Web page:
God sent a Prophet from Judah to Bethel to proclaim a message from the Lord to the Jeroboam, and then not fellowship with anyone, but to go back home. Later, an old (second) prophet came to the first prophet, and lied to him. He said:

And he said to him, “I also am a prophet as you are, and an angel spoke to me by the word of the LORD, saying, ‘Bring him back with you into your house that he may eat bread and drink water.’”  (1Ki 13:18)

So the first prophet went off with the second prophet, and ate with him. Then things get weird:

And as they sat at the table, the word of the LORD came to the (second) prophet who had brought him back. And he cried to the man of God (first prophet) who came from Judah, “Thus says the LORD, ‘Because you have disobeyed the word of the LORD and have not kept the command that the LORD your God commanded you, but have come back and have eaten bread and drunk water in the place of which he said to you, “Eat no bread and drink no water,” your body shall not come to the tomb of your fathers.’” (1Ki 13:20-22)

Sure enough, on the way home, the first prophet died. The second prophet hears about it, and then:

And he (second prophet) went and found his (first prophet) body thrown in the road, and the donkey and the lion standing beside the body. The lion had not eaten the body or torn the donkey. And the prophet took up the body of the man of God and laid it on the donkey and brought it back to the city to mourn and to bury him. And he laid the body in his own grave. And they mourned over him, saying, “Alas, my brother!”  And after he had buried him, he said to his sons, “When I die, bury me in the grave in which the man of God is buried; lay my bones beside his bones. (1 Ki 13:28-31)

So, why didn’t the lying prophet get killed too?

We’re not told. Lying in the name of God as a prophet was a pretty serious offence. Though it wasn’t actually false prophecy, just a straight out lie. Maybe the second prophet worried about his standing before God, and this explains his action? But we’re not told. (Just like we don’t know why God didn’t kill Judah)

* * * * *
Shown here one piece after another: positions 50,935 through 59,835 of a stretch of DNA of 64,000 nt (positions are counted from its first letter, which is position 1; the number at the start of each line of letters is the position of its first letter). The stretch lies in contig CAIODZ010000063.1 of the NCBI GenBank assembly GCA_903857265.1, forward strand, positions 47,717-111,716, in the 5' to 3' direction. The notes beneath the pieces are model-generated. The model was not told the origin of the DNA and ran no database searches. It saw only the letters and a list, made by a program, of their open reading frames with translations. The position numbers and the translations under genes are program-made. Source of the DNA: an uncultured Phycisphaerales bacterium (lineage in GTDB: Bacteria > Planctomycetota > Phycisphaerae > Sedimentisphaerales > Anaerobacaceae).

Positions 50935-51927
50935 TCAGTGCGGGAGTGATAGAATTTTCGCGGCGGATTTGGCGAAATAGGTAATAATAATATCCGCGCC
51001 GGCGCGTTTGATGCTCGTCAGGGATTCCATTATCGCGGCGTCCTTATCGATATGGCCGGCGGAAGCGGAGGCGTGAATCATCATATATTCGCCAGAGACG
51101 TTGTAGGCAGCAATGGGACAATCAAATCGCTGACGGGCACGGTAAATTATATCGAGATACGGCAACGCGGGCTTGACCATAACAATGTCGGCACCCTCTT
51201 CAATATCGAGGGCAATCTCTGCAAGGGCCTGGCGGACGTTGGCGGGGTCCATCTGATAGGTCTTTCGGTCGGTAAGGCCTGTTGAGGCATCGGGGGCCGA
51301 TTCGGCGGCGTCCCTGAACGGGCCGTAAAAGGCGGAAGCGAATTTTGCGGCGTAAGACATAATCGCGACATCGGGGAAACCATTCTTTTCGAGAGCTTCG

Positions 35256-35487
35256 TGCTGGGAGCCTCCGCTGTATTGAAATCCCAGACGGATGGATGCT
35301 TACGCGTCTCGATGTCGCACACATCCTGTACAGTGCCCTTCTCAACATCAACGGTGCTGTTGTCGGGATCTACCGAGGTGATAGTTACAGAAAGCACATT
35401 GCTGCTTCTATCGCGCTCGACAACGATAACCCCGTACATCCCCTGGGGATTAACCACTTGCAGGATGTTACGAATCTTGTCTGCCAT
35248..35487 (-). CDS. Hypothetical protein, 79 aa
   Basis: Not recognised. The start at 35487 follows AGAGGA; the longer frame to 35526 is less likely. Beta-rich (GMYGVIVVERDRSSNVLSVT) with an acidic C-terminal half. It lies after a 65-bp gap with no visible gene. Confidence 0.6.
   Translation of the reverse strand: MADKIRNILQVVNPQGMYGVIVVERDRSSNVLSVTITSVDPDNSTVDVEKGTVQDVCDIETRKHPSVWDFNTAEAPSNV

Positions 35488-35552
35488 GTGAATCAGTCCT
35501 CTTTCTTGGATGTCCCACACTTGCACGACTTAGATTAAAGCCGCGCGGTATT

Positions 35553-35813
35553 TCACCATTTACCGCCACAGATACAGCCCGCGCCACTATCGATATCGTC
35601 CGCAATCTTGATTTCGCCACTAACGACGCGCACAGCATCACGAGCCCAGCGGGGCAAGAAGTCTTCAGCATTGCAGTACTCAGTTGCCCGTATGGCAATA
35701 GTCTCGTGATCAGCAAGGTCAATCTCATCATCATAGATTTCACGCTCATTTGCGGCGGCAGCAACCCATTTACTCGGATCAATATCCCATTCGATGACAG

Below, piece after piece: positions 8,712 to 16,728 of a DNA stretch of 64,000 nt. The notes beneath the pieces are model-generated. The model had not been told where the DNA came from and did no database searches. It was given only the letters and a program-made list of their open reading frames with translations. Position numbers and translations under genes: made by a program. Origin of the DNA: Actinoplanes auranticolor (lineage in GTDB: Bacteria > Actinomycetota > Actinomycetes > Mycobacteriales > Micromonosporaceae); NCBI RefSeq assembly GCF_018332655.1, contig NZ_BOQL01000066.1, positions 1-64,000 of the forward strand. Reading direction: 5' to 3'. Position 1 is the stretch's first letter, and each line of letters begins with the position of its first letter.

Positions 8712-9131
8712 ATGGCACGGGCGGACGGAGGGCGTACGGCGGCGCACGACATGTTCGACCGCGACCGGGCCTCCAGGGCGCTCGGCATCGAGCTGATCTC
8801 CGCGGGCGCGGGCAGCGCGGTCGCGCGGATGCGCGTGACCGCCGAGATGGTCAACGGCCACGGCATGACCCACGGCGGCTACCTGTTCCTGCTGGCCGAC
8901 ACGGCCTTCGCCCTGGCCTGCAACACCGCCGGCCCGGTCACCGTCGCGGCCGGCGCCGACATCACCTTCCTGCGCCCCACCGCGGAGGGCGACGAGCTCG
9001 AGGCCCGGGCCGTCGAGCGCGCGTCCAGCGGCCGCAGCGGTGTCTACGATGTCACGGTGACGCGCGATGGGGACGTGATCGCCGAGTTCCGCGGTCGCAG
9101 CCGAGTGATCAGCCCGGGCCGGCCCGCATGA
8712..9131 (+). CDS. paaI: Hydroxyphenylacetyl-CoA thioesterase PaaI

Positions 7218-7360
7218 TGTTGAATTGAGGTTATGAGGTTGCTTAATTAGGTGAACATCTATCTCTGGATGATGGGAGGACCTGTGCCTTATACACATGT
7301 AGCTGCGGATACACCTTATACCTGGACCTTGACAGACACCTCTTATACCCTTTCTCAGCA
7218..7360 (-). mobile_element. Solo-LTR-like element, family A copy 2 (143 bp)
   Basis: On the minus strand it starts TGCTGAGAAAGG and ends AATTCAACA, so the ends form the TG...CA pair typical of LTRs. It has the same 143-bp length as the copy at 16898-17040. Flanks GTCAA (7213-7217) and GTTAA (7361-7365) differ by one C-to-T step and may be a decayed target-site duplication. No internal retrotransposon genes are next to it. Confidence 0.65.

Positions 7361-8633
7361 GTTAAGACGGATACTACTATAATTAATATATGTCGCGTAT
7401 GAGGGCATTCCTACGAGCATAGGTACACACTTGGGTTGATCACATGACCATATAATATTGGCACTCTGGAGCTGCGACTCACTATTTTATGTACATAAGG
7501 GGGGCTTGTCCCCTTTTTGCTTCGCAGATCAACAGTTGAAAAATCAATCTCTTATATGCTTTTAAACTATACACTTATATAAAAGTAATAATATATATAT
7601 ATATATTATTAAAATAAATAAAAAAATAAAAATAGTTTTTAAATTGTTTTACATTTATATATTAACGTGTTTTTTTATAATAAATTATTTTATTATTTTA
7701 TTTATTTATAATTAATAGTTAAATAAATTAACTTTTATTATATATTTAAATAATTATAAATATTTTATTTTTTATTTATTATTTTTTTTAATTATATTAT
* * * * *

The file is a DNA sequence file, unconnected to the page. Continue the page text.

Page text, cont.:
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  • Julia

    Answer to the question above – Though the bible does not mention any punishment on the old prophet, from the other verses of the bible we see that such lie will not be left without punishment (unless it is repented of).
    E.g. Pro 6:16, 17 These six things doth the LORD hate: yea, seven are an abomination unto him: a proud look, a lying tongue.

    Related question – WHY GOD TELLS THE PROPHET NOT TO EAT WITH THE REST OF ISRAEL? Commanding the prophet not to eat with Israel, God possibly wants to show that in such way the prophet is not a part of fellowship with those who disobey God.
    2Co 6:14 Be ye not unequally yoked together with unbelievers: for what fellowship hath righteousness with unrighteousness? and what communion hath light with darkness?

    Related question – WHY DID THE OLD PROPHET LIE? It’s possible that he wanted to be in fellowship (friendship) both with those who disobeyed God and with the true prophet. Some people in our days are ready to share communion with unbelievers or believers from different churches, thinking themselves to be particularly kind.

    Related question – WHY DID GOD KILL THE TRUE PROPHET? God (it seems) was trying to teach people important principle – separation from ungodly. True prophet should have consulted with God, but he seemed to have followed his own desires.
    1Jn 4:1 Beloved, believe not every spirit, but try the spirits whether they are of God: because many false prophets are gone out into the world.

  • Mike Dunne


    I think the answer to the question is, ‘We don’t know,’ which you rightly pointed out. Although your related questions are interesting, I’m not sure it would help someone seeking answers. While we all question the whys and wherefores that we come across in Scripture, sometimes the simple answer, ‘We don’t know,’ is sufficient.

    The other day I listened to a Muslim giving his testimony – he spoke of why he decided to follow Islam and the main answer he gave was a scathing indictment (in my opinion) of Christians:

    He said, “When I asked hard questions of Muslims, they would open the Qu’ran and show me the answer. When I asked Christians, they would give me their opinion.”

    Then he went on to say that the opinions of Christians – of different denominations but sometimes within the same denomination – were all different.

    In other words, there was no consistency to the message, but more importantly you can surmise the he believed Christians were depending on their own insight and/or their own personal interpretation of the Bible to answer the man’s questions – instead of just opening up the book and showing him (I’m thinking of Philip in Acts 8). Philip didn’t share his opinions about Christ and the Gospel of salvation, he took the Scripture the Eunuch was reading (Isaiah) and helped the man understand how the Prophet’s message was fulfilled in Jesus.

    There are many things that God has simply chosen not to reveal to us. While this is frustrating, perhaps Christians need to re-think our desire to extrapolate sometimes.

    Have a great day,